FOCUS ON REVELATION - LESSON 9

Someone Cares About You
Revelation 2-3

Joe and his two grade-school sons, Brady and Cooper, were skiing some of Colorado's finest slopes. The snow was deep and powdery. The days were bright and crisp; the nights were full of stars. One morning the two boys decided to make new ski trails through a forest that paralleled the slope. Joe told the boys he would meet them at the bottom of the hill. Joe and Brady and one of their friends popped out of the end of the forest. But Cooper was nowhere to be found.

Joe patiently waited for thirty minutes, hoping to spot his son's bright yellow ski pants. But Cooper didn't emerge from the trees. Joe called the ski patrol for help. This group skied down through the forest searching. Still no sign of Cooper. Lunch time came and went. Eleven-year-old Cooper never missed a meal, no matter what was on the menu. But by 2:00 p.m. he hadn't appeared, and tears were beginning to fill Joe's eyes. He feared something had gone terribly wrong. By 4:30 p.m. the ski lifts had shut down, and all the other skiers were going home. Joe was frantic. He looked up at the almost emptied slopes, hoping against hope. As the last few stragglers made their way down, there at the tail end was a tiny, lone skier in bright yellow pants. Joe's tears became uncontrollable sobs. But he quickly skied across the base of the slope to meet Cooper. The two threw their arms around each other and hugged for five minutes, unable to speak.

A ski patrol man gliding by called out to Joe, "I bet you're gonna be mad at him!" He obviously was not a dad who'd been separated from his boy. Joe couldn't imagine being angry. He had lost a son, and now he was found!

The Bible tells us that you and I are sons and daughters of God. He loves us. Oh sure, we don't always please Him. In fact many of us live lives that reveal we don't even think about Him. But God never gives up on us. Even some of us who claim to belong to God, and to His Christian church, sometimes live as if we are lost to His plans for us. That's why He has given us messages in the Bible to help us. God is still reaching out. He does that because He loves us!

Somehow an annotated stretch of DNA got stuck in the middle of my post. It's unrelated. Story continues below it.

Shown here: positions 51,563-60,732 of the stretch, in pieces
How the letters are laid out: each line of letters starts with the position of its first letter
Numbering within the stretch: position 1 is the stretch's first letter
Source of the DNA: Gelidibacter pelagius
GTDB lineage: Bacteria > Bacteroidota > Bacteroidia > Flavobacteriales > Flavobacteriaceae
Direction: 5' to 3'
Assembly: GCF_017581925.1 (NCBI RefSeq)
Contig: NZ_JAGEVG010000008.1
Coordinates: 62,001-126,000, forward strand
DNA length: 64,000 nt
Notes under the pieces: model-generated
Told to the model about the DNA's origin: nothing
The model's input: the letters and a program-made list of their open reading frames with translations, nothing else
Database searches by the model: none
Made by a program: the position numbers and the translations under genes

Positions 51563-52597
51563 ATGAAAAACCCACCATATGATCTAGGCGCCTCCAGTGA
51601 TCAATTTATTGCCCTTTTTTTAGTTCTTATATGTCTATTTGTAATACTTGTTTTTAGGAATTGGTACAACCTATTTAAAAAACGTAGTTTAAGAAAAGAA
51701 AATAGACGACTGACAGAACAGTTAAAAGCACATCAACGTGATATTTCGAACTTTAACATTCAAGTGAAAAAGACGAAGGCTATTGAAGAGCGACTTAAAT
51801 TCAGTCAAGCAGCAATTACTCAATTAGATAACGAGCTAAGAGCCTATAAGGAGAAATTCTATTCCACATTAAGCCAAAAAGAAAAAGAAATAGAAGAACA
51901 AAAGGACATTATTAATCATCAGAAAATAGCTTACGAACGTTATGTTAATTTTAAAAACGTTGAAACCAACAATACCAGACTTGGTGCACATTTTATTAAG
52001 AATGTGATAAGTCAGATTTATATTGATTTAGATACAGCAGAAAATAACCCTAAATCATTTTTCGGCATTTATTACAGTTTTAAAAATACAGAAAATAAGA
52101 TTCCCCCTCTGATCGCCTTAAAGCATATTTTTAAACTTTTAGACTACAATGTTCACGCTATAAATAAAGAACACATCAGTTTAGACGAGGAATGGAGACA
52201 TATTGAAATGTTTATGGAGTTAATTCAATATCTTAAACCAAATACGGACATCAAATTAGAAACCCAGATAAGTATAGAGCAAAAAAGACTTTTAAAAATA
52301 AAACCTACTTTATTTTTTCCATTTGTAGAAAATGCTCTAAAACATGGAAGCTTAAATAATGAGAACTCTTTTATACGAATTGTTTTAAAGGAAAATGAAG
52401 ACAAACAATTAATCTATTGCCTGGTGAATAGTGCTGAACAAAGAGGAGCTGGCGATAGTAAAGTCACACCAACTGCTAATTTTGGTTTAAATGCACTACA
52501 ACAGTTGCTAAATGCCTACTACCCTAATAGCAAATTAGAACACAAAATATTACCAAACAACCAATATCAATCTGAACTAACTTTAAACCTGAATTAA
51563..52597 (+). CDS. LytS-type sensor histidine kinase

Scripture says the Christian church is like a body, and Jesus is its head. That means that believers, members of Christ's church, are like His hands and feet in the world; we are to go and share with others that God loves them and died for their sins. One would expect, then, that Jesus would be very concerned about the welfare of His body, the church. And guess what? He is. The second and third chapters of Revelation contain letters Jesus sent through John to seven churches in the province of Asia in the area that is now modern Turkey. The churches are Ephesus, Smyrna, Pergamos, Thyatira, Sardis, Philadelphia, and Laodicea. These cities were so located on the interconnecting Roman highways that it was possible to visit each one of them in the order they are listed.

The characteristics and lifestyles of the members of these churches represent the journey you take as you grow as a Christian in your relationship with Jesus. There are times of struggle and times of joyful experiences. But no matter where you are in the journey, God loves you and cares about you. As you study the seven churches, relate your personal experience to that of the members of the seven churches.

In addition many biblical scholars believe that the seven churches are symbolic of the whole Christian church throughout history. The experience of each church taken in order reflects the experience of the Christian church during seven consecutive eras. This means that each message has three applications. The first applies to the actual church at the time of the writing of the letter. The second application is to an era of actual church history. The third is how the experience and message apply to your life and mine today!

Let's study each church and make these three applications as we seek to understand God's message.

The Church at Ephesus
(The Apostolic Church, A.D. 31-100)

The name Ephesus means "desirable." It was indeed a very desirable city, located on a beautiful harbor in the Aegean Sea. It was known for its many commercial and cultural interests. One of the Seven Wonders of the World was located here—the temple dedicated to Diana, the pagan goddess of fertility. Aquilla and Priscilla helped to start this church, assisted by Apollos, an evangelist, and the apostle Paul (Acts 18:18-26).

Read Revelation 2:1-7.

1. For what does Jesus praise the church at Ephesus? (Revelation 2:2, 3.)